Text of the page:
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How to be safer on public Wi-Fi

Google Pixel 6 Pro Wi Fi Toggle
(Image credit: Nick Sutrich / Android Central)

If you’ve been working from home, you know that sometimes you just need to get out of the house. Working from a public space could be exactly what you need to stay on task, but how can you be sure that your data is safe and secure when you’re out? There’s no substitute for using your own secure Wi-Fi when it comes to privacy, but there are some steps you can take to give your data the best chance possible to reach its destination undisturbed.

Know who's hosting it

One of the first and perhaps most important steps is to make sure you know who is hosting the Wi-Fi hotspot you’re using. For example, if you’re getting connected at a coffee shop, there will often be a placard with the Wi-Fi name and password setup. You could also ask the host or a worker if you’re not sure. Some local shops may use rotating daily passwords to keep people from stealing the connection.

While this does not imply security, it is a good step to make sure you’re not connecting to an access point masquerading as a trusted connection.

Use basic security

The fact of the matter is your best bet for online security is to practice the basics. I know you’ve heard it all before, but sign up for two-factor authentication on every service that offers it and, if possible, use an authenticator app over SMS or email verification.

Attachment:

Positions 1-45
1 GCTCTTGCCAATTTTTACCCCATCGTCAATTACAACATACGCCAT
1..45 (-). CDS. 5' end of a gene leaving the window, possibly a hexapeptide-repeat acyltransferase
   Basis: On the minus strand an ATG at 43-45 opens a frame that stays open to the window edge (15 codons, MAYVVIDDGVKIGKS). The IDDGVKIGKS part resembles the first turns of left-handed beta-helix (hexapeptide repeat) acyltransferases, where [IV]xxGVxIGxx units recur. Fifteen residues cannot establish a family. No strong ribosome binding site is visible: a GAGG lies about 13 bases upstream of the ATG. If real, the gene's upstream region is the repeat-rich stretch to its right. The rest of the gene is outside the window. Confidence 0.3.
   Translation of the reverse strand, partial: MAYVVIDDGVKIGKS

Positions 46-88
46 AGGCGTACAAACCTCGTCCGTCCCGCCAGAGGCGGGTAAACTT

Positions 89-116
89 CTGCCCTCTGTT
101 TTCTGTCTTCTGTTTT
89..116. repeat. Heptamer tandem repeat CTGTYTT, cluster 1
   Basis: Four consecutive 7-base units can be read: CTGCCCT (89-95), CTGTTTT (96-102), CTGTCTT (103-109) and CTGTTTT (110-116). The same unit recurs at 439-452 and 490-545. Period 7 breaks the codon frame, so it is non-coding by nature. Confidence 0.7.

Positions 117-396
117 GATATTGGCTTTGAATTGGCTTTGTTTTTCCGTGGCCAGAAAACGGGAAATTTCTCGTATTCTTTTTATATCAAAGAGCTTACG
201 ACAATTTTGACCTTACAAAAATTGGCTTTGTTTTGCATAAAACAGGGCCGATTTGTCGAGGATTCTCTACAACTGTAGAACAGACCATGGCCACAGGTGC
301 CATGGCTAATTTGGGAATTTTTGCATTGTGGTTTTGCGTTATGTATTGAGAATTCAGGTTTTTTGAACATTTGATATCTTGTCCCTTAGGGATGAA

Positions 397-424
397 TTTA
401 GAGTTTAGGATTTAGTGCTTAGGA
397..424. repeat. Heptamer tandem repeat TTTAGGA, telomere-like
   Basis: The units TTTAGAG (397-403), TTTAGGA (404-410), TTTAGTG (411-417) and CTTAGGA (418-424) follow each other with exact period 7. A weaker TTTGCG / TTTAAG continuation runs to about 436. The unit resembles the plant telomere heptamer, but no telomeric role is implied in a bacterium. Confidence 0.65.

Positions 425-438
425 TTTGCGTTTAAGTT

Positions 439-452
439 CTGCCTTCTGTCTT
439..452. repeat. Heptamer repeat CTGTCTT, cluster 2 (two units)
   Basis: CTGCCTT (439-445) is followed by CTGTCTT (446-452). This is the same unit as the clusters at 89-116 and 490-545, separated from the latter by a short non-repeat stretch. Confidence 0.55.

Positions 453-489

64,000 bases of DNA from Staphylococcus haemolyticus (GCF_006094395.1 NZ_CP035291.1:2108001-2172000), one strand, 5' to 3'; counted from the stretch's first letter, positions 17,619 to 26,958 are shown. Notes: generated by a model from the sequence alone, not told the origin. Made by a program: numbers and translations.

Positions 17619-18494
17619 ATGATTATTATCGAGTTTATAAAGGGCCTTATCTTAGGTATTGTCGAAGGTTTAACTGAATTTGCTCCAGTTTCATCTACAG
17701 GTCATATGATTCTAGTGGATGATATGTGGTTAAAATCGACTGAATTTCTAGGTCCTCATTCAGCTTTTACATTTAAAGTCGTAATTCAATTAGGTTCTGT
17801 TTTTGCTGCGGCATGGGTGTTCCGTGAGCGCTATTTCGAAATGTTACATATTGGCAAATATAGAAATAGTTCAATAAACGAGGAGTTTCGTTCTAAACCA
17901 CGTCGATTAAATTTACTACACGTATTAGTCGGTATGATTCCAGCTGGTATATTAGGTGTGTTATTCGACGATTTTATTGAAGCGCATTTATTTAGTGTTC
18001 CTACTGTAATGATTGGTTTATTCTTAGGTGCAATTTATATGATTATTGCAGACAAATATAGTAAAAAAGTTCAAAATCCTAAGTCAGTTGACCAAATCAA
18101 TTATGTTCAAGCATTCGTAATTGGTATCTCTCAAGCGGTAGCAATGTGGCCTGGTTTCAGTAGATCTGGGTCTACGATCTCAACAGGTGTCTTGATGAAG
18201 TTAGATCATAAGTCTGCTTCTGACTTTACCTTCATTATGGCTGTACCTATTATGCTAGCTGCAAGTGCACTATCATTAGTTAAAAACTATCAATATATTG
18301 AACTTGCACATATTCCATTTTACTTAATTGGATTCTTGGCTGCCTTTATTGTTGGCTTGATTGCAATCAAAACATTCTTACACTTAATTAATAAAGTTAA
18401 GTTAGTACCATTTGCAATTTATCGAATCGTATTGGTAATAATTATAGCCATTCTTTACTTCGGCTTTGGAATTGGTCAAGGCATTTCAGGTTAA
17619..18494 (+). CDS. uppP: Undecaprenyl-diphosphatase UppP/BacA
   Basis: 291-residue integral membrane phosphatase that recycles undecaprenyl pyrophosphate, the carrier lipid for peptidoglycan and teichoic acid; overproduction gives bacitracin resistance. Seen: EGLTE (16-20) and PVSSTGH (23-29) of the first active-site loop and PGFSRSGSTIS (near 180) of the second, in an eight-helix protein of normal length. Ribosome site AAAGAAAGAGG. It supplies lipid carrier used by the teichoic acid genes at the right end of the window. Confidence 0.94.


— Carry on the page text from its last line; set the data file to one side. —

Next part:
Besides that, make sure your use good, strong passwords that can’t be easily guessed. You can use a password manager to keep track of them behind a master password. Apple and Samsung even include fairly robust managers in their software backed up by dedicated hardware security. This won’t totally protect you from phishing attacks that can trick you into giving this information up, but it helps with general security.

Never give your authentication codes to anyone else, even if it seems like they work for the company you’re trying to connect to. These codes are for your authentication and do not prove to somebody on the phone who you are.

It’s also a good idea, in general, to make sure your device has the latest updates installed so known vulnerabilities have the best chance of being patched. Hopefully, your device is set to update automatically.

Use your own data

Tethering options on an S20

(Image credit: Samuel Contreras / Android Central)

Many of the best cell phone plans include some hotspot data, which allows you to turn your phone into a personal hotspot using LTE or 5G data on your Wi-Fi devices. You can use Wi-Fi security with this connection and you don’t even need to broadcast your SSID if you don’t want others to see your hotspot.

Furthermore, you can use a USB cable to tether your computer using the hotspot data. Some phones even let your use a USB-C to Ethernet adapter to share your connection. (Samsung Galaxy S devices generally have these features built-in.) This works best with Windows computers but if you have an iPhone, getting connected with a Lightning to USB-C cable on your Mac works pretty well.

T-Mobile includes unlimited 3G speed hotspot data with its unlimited plans, and Magenta and Magenta Max both include some high-speed data as well. AT&T includes hotspot data on its three most expensive unlimited plans and Verizon includes hotspot data with its 5G Play More, Do More, and Get More plans. Prepaid carriers also often include some hotspot data. Visible notably includes unlimited hotspot data at 5Mbps, though some users are reporting higher speeds.

Check for partner Wi-Fi

Cox Wifi landing page

(Image credit: Samuel Contreras / Android Central)

Many ISPs also provide public Wi-Fi hotspots to customers away from their home networks. If you’re an AT&T home internet, Cox, Spectrum, Xfinity, or other customer, you may have seen in your areas open connections with names like XfinityWiFi. These are hosted on ISP-provided gateways and will require you to sign in with your account to access the web.